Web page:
On Monday July 15, 2013, news of the murder of Eric Ohena Lembembe, a Cameroonian journalist and LGBTI human rights activist, filtered in just as my colleagues and I were concluding the first day of human rights documentation training in Doula, Cameroon. Eric's friends and the police had found him dead in his home, the victim of a brutal murder.
Cameroonian activists, visibly shaken, scared and apprehensive, were not only shocked by the fact that they had lost a friend and colleague in this brutal manner, but also by the possibility that they might soon be a target. Some said they might go underground for a while. One or two said they would 'tone down' their activism or operate from home instead of in public places where they might be associated with the LGBTI movement. Others were fearful that they could be next. The news had sent shock waves down the spines not only of those present at the training, but also tens of thousands of LGBTI activists across the world.
Given a recent spate of homophobic attacks in Cameroon, there was strong speculation that Eric's death was connected to his sexual orientation and related activism. Lembembe's murder follows other anti-LGBTI violence including the arson attack on the office of Alternatives Cameroun by unknown assailants. The office of Michel Togue, a human rights lawyer, was also reported broken into and documents stolen. Both Togue and legal advocate Alice Nkom have received repeated death threats for their defense of LGBTI individuals in the courts.
For me, Eric Lembembe's death represents the loss of a brilliant friend and advocate. I met Eric at the Yaoundé Appeal Court in November 2012. We had both come to show solidarity for yet another victim of intolerance and injustice: Roger Mbede. Mbede, who was later convicted for sending a text message declaring his love to another man, was being tried for his crime "against the order of nature."
I followed Eric's work as Executive Director of CAMFAIDS, a human rights organization working to protect the rights of sexual minorities in Cameroon, with much admiration. And, like so many others, I was inspired by his frequent writings on 76crimes.com.
Eric's death is a harsh reminder of the inherent danger LGBTI human rights defenders face in Africa. In many countries, LGBTI defenders live and work in very dangerous situations. They are subjected to harassment, surveillance, arbitrary detention, smear campaigns, and prolonged and unfair trials. They not only have to contend with hostilities from state actors but also from family and community members.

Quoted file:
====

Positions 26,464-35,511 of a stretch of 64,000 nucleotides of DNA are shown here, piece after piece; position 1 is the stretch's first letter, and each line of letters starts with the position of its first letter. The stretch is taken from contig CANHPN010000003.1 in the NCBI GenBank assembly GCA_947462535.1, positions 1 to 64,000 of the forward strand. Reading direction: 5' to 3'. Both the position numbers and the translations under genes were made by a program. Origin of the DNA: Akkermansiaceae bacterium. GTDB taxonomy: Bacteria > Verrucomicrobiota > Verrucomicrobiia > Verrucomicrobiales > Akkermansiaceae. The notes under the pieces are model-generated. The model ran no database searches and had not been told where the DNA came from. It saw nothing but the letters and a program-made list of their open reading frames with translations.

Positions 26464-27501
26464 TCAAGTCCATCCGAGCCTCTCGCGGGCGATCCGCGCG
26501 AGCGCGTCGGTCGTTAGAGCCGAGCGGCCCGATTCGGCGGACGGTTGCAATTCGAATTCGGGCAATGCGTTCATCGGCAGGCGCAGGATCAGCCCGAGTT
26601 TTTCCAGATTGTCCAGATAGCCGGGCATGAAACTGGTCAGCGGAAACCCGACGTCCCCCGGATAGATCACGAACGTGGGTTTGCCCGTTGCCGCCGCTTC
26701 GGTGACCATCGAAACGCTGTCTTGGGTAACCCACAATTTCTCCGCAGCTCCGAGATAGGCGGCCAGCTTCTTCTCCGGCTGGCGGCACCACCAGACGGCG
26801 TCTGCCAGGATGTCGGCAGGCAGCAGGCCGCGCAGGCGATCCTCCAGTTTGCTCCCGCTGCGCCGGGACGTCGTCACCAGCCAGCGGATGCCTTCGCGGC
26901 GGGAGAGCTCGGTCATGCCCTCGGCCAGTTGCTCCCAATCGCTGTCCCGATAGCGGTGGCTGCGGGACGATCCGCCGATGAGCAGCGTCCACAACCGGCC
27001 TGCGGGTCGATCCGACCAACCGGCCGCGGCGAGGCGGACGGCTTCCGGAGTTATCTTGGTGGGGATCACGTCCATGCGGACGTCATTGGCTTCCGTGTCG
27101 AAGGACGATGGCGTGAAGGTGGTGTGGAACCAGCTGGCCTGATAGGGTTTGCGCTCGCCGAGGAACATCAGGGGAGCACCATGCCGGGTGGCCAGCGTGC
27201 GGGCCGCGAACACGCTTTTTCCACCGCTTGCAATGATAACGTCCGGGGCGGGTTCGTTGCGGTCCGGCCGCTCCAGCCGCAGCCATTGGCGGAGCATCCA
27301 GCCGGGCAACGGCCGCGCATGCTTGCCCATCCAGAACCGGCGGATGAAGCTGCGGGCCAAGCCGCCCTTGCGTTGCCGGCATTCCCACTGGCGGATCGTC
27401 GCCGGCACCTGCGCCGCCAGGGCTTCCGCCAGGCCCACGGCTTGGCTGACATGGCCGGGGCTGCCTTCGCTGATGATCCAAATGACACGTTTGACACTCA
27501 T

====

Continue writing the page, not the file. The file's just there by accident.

The killing of Eric Lembembe has struck a blow to the fight for justice and equal rights for sexual minorities in Cameroon. As a journalist and movement leader, he was one of the most visible faces in the LGBTI movement in that country. For many, there is no doubt that his death is connected with his advocacy for the rights of LGBTI persons. After recent attacks on Yaoundé-based human rights organizations, Lembembe himself said, "There is no doubt: anti-gay thugs are targeting those who support equal rights on the basis of sexual orientation and gender identity. Unfortunately, a climate of hatred and bigotry in Cameroon, which extends to high levels in government, reassures homophobes that they can get away with these crimes."
Indeed, Eric's determined efforts over the past years to uncover and document extortion, blackmail, torture and persecution of LGBTI people in Cameroon had made him many enemies. For this reason alone, he may have been targeted for murder.
There is no doubt that a climate of fear has enveloped the LGBTI movement since Eric's killing, yet this may also mark a turning point for the Cameroonian LGBTI movement. History shows, time and time again, that the struggle for justice does not cower in the face of adversity. As we have seen in Uganda following the death of LGBTI leader David Kato, the advancement of equality and democracy is an unstoppable tide.
While the world has expressed horror and disgust at the murder of Eric Lembembe, it is not enough to simply condemn the killing of this brilliant activist. We must continue to exert pressure on the Cameroonian government to bring the perpetrators to justice. Above all we must do everything possible to help the fledgling Cameroonian LGBT movement to get back on its feet and support its continued efforts.
Eric's death is very painful to the movement, but it will not stop LGBTI Cameroon in the long-term. A leader has been killed, and a movement attacked, but the Cameroonian LGBTI movement has not been torn asunder. It is saddened, but it has also strengthened its resolve to work for the human rights of all LGBTI Cameroonians.
Eric Lembembe's funeral was held in Yaoundé, Cameroon on Aug. 3, 2013. According to press reports, "Hundreds of mourners took part in yesterday's funeral for murdered journalist and LGBT rights activist Eric Lembembe, 33, including the United States ambassador, the United Kingdom's high commissioner and the European Union's program director for Cameroon."
Alice Nkom, the lawyer representing Lembembe, interviewed by FRANCE 24, said there has been no credible effort to investigate his death or collect the elements necessary for a good investigation. Nkom expressed skepticism as to the outcome. We are afraid that with no information from the police, we will never know who did this and no one will ever be punished," she said. "We are afraid there will never be justice."